“All of humanity’s problems stem from man’s inability to sit quietly in a room alone.” —Blaise Pascal (1623–1662)
It’s a sweeping claim, but it might just be the kind of overstatement we need today to be awakened from our relentless stream of distractions and diversions. How hauntingly true might it be, that we are unable to sit quietly? Four hundred years after Pascal, life may be as hurried and anxious as it has ever been. The competition for our attention is ruthless. We not only hear one distracting Siren call after another, but an endless cacophony of voices barrages us all at once.
And yet, long before Pascal, Jesus himself modeled for us the very kind of habits and rhythms of life we need in any age. Even as God in human flesh, he prioritized time alone with his Father. Imagine what “good” he might otherwise have done with all those hours. But he chose again and again, in perfect wisdom and love, to give his first and best moments to seeking his Father’s face. And if Jesus, even Jesus, carved out such space in the demands of his human life, shouldn’t we all the more?
“How many of us have the presence of mind, and heart, to discern and prioritize prayer as Jesus did?”
We may have but glimpses of Jesus’s habits and personal spiritual practices in the Gospels, but what we do have is by no accident, and it is not scant. We know exactly what God means for us to know, in just the right detail — and we have far more about Jesus’s personal spiritual rhythms than we do about anyone else in Scripture. And the picture we have of Christ’s habits is not one that is foreign to our world and lives and experience. Rather, we find timeless and transcultural postures that can be replicated, and easily applied, by any follower of Jesus, anywhere in the world, at any time in history.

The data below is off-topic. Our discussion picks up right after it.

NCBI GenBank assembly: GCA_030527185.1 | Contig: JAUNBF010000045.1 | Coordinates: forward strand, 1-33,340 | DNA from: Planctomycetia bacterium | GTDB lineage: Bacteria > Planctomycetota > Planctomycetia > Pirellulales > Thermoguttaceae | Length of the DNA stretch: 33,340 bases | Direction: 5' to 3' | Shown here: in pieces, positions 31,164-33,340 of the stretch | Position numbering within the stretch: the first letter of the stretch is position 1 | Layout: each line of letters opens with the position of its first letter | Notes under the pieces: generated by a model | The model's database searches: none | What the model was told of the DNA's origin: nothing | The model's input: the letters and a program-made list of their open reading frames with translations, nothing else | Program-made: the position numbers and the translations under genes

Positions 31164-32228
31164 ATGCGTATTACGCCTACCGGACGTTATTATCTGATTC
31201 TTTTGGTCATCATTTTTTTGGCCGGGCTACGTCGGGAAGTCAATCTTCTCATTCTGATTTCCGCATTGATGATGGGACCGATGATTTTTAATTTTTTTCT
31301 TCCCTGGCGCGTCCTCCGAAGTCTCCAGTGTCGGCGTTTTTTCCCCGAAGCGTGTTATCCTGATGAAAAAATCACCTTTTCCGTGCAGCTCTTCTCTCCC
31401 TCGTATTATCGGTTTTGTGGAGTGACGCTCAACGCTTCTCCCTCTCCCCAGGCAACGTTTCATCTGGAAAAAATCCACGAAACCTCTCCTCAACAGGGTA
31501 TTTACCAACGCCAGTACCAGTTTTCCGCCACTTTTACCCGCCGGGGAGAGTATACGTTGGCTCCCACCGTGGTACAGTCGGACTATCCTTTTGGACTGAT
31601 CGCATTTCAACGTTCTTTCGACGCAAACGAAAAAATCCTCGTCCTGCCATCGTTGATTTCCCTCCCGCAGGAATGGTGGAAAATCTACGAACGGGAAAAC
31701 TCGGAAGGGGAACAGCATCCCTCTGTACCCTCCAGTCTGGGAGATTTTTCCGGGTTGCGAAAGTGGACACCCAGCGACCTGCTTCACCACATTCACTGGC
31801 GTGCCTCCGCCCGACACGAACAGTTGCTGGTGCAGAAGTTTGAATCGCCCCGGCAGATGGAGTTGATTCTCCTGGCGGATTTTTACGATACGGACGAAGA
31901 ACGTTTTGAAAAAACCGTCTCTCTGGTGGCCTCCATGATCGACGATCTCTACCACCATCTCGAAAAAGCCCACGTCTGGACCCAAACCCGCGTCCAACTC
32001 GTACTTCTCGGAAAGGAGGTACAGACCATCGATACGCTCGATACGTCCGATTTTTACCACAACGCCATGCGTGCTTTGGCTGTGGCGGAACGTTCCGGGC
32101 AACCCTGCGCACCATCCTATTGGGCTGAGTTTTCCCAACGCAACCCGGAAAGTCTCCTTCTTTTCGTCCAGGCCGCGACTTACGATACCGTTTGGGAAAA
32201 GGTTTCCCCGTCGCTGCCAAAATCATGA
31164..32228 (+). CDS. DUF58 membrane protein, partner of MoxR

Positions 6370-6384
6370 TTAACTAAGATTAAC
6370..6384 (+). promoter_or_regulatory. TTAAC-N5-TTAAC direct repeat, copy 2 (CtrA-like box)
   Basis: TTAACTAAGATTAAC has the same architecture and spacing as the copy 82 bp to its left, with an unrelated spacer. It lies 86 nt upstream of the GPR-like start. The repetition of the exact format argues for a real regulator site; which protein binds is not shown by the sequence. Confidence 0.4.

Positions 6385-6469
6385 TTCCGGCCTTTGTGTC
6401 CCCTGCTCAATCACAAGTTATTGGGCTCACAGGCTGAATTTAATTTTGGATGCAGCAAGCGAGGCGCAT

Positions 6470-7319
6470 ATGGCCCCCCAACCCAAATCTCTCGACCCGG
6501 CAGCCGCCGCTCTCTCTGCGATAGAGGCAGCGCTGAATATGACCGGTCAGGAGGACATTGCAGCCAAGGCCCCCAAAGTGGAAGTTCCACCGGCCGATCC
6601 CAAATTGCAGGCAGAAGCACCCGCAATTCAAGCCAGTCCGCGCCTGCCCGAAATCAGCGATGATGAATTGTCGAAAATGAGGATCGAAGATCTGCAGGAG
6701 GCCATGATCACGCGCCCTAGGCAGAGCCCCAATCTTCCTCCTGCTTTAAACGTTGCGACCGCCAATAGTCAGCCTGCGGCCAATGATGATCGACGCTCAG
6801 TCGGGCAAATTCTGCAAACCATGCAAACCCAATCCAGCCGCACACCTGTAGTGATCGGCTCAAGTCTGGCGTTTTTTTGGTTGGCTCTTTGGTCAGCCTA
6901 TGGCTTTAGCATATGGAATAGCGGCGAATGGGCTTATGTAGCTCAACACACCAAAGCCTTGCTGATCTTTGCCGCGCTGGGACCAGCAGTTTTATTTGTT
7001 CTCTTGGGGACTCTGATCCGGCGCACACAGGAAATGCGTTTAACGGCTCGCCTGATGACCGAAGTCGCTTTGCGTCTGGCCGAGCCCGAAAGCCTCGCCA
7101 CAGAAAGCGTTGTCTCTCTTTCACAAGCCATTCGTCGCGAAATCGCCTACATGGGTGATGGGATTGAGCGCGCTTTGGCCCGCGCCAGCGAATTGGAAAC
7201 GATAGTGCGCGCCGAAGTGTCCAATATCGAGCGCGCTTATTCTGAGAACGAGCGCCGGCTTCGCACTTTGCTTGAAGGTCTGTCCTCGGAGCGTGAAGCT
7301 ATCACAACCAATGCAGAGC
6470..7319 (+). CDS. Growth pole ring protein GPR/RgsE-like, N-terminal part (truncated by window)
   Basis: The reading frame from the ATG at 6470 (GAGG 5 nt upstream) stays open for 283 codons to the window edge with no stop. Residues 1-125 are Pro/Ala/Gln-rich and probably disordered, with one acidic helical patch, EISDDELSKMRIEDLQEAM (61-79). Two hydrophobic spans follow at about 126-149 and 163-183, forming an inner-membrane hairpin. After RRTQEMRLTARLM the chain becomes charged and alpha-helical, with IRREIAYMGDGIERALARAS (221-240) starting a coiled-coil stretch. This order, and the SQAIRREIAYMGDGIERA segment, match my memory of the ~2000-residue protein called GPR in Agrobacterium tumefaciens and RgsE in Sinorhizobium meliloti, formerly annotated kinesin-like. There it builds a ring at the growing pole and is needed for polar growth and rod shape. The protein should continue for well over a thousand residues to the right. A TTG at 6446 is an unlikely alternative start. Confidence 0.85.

Retreat and Reenter
For two thousand years, the teachings of Christ have called his people into rhythms of retreating from the world and entering into it.
The healthy Christian life is neither wholly solitary nor wholly communal. We withdraw, like Jesus, to “a desolate place” to commune with God (Mark 1:35), and then return to the bustle of daily tasks and the needs of others. We carve out a season for spiritual respite, in some momentarily sacred space, to feed our souls, enjoying God there in the stillness. Then we enter back in, as light and bread, to a hungry, harassed, and helpless world (Matthew 9:36).
Quiet Times Without a Bible
Before rehearsing Jesus’s patterns in retreating for prayer and then reentering for ministry, we should observe the place of Scripture in his life.
Jesus did not have his own personal material copy of the Bible, like almost all of us do today. He heard what was read aloud in the synagogue, and what his mother sang, and he rehearsed what he had put to memory. And yet throughout his recorded ministry, we see evidence of a man utterly captivated by what is written in the text of Scripture. And like Christ, we will do well to make God’s own words, in the Bible, to be the leading edge of our own seeking to draw near to him.
At the very outset of his public ministry, Jesus retreated to the wilderness, and there, in the culminating temptations before the devil himself, he leaned on what is written (Matthew 4:4, 6–7, 10; Luke 4:4, 8, 10). Then returning from the wilderness, to his hometown of Nazareth, he stood up to read, took the scroll of Isaiah (61:1–2), and announced, “Today this Scripture has been fulfilled in your hearing” (Luke 4:21). Jesus identified John the Baptist as “he of whom it is written” (Matthew 11:10; Luke 7:27), and he cleared the temple of moneychangers on the grounds of what is written in Isaiah 56:7 (Matthew 21:13; Mark 11:17; Luke 19:46). He rebuked the proud by quoting Scripture (Mark 7:6; Luke 20:17). At every step of the way to Calvary, over and over again, he knew everything would happen “as it is written” (see especially the Gospel of John, 6:31, 45; 8:17; 10:34; 12:14, 16; 15:25). “The Son of Man goes as it is written of him” (Mark 14:21), he said. “See, we are going up to Jerusalem, and everything that is written about the Son of Man by the prophets will be accomplished” (Luke 18:31).
“Solitude is an opportunity to open up our lives and souls to him for whom we were made.”
Even though Jesus didn’t have his own Bible to page through in his quiet times, let there be no confusion about the central place of God’s written word in his life. He lived by what was written. What an amazing opportunity we now have today, with Old and New Testaments in paper and ink (and with us, everywhere we go, on our phones), to daily give ourselves to the word of God.